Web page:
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Effects of consuming later vs. earlier evening meal on weight loss 

Ameneh Madjd, Moira A. Taylor, Alireza Delavari, Reza Malekzadeh, Ian A. Macdonald and Hamid R. Farshchi

Summary

  • Research Background:

The relationship between meal timing and weight loss has been increasingly recognized. This study focuses on the impact of early vs. late evening meal consumption on weight loss and cardiometabolic risk factors in women engaged in a weight loss program. It builds on existing evidence suggesting that the timing of food intake, particularly in the evening, plays a crucial role in managing obesity and its related health risks.

 

  • Study Details: 

The study involved 82 healthy women with a BMI of 27−35 kg/m^2, aged between 18−45 years, randomly assigned to two groups: an Early Evening Meal (EEM) group consuming dinner between 19:00−19:30, and a Late Evening Meal (LEM) group eating between 22:30−23:00. Over 12 weeks, outcomes in weight loss, BMI, waist circumference, total cholesterol, triglycerides (TAG), and insulin resistance were compared.

  • Key Findings:

  1. Weight Loss and Body Measurements: Participants in the EEM group experienced significantly greater reductions in weight, BMI, and waist circumference than those in the LEM group.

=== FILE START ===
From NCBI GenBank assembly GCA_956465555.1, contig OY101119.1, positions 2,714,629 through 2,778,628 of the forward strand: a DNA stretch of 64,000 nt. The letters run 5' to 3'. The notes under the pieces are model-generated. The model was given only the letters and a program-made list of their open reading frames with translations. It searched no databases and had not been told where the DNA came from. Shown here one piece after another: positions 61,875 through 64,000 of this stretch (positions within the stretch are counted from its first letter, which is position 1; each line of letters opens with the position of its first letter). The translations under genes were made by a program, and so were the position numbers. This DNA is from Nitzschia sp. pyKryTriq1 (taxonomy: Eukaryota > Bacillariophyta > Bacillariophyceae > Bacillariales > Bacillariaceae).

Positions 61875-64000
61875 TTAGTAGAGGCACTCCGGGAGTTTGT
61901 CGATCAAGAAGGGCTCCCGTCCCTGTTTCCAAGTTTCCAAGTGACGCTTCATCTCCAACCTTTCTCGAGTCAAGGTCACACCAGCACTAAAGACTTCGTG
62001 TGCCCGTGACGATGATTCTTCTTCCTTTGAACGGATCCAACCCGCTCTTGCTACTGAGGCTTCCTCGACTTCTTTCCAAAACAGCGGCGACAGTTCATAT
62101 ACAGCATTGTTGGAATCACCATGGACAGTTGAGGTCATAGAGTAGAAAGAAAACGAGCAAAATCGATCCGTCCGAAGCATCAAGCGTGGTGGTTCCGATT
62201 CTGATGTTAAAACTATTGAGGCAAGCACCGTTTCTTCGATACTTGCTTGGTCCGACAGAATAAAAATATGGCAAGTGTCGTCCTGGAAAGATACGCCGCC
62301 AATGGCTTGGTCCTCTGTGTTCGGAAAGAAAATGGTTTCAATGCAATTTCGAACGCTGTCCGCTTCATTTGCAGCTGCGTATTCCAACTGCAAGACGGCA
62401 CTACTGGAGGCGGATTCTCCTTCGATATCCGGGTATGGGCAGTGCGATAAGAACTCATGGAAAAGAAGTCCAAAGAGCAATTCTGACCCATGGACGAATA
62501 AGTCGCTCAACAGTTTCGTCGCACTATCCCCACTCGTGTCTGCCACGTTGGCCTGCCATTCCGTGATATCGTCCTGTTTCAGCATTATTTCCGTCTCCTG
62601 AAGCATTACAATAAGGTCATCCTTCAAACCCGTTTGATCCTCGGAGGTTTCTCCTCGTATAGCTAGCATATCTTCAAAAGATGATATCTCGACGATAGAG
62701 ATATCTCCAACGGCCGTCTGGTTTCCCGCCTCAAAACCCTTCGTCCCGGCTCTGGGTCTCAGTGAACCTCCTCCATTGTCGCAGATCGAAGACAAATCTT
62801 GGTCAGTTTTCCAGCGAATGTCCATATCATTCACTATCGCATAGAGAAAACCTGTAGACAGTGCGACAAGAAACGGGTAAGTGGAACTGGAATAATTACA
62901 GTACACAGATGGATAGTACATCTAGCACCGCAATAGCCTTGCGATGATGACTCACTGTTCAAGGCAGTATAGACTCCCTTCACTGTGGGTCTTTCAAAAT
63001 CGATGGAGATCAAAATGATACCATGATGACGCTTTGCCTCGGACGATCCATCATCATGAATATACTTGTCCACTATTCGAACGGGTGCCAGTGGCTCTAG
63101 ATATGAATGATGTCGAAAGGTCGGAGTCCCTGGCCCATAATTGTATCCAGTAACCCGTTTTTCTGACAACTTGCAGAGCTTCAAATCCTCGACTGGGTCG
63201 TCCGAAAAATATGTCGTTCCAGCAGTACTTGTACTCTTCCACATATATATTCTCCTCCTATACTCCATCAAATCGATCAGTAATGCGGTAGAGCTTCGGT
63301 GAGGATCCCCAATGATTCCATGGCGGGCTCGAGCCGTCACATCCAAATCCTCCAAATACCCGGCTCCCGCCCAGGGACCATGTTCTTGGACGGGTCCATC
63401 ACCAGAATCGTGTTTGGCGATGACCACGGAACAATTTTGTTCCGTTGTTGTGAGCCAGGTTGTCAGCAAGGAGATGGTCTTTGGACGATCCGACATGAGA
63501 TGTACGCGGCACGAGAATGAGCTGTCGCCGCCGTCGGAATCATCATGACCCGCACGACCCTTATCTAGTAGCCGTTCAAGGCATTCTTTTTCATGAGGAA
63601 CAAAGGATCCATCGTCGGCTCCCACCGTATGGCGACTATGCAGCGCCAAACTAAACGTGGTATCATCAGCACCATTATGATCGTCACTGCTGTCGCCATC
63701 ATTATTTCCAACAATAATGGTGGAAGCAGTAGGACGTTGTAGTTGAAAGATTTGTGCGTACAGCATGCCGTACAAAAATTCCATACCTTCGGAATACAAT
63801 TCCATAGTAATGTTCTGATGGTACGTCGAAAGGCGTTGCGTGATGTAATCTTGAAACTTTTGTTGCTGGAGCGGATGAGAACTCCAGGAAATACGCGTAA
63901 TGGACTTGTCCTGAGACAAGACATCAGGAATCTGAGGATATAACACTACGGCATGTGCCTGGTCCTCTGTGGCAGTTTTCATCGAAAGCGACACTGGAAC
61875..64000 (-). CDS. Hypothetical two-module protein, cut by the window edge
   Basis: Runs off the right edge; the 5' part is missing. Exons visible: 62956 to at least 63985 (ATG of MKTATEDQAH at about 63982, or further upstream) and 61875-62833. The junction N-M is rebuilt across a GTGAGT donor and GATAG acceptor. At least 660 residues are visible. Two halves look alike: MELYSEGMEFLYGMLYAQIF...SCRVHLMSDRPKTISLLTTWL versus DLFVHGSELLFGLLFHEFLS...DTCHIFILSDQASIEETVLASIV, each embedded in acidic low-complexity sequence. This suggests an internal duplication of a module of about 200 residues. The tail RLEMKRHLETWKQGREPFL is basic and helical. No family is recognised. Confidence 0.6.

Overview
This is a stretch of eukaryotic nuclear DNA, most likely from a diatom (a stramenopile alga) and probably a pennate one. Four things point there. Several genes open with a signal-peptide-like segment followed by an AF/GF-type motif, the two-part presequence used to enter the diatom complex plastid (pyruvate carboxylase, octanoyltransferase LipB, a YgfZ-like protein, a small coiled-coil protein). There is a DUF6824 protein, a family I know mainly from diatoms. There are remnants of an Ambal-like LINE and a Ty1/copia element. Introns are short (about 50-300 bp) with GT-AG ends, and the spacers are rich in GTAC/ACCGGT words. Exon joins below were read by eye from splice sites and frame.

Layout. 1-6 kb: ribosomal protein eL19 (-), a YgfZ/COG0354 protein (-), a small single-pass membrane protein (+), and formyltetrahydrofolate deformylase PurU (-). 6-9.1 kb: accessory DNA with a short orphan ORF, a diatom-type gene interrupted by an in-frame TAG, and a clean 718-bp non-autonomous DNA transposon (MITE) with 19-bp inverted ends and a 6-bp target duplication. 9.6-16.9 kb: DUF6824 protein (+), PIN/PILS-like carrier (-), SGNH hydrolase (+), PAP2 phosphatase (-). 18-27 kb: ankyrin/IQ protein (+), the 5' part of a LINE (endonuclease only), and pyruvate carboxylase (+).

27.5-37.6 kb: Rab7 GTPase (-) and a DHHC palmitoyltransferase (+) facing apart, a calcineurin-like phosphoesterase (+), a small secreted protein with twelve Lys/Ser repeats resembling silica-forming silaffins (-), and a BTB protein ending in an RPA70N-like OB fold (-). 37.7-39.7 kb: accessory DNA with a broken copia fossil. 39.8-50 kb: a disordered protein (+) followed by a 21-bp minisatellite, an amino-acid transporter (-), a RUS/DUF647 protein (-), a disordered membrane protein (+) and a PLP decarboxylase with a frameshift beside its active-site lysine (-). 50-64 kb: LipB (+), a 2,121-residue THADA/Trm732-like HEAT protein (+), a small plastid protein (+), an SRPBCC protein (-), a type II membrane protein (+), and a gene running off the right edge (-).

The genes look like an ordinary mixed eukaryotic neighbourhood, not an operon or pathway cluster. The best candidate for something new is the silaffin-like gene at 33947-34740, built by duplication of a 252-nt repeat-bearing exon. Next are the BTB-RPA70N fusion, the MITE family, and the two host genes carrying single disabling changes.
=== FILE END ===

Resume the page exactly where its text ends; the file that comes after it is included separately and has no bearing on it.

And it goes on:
2. Cardiometabolic Risk Factors: The EEM group also saw more favorable changes in total cholesterol, TAG levels, and insulin resistance, indicating a direct link between meal timing and improvements in cardiometabolic health during a weight loss effort.

  3. Meal Patterns and Obesity: The study underlines the importance of not just what is eaten, but when it is eaten. Aligning meal times, particularly the evening meal, with the body's circadian rhythms may enhance weight loss outcomes and metabolic health.

  • What Does This Mean for Diabetic Patients?

For patients managing diabetes, the findings underscore the significance of meal timing in controlling insulin resistance and potentially mitigating diabetes-related complications. Incorporating meal timing strategies into diabetes management plans could offer an additional tool for improving glycemic control and reducing cardiometabolic risks.

 

  • Final Thoughts:  

This research provides compelling evidence that earlier evening meals can lead to more significant weight loss and better cardiometabolic profiles than later meals in women participating in a weight loss program. The findings suggest that healthcare professionals should consider meal timing, alongside dietary composition and calorie intake, in weight loss and obesity management strategies. Further research is needed to explore the long-term implications of meal timing on weight maintenance and overall health, as well as its applicability to broader populations, including men and postmenopausal women.

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Contributors

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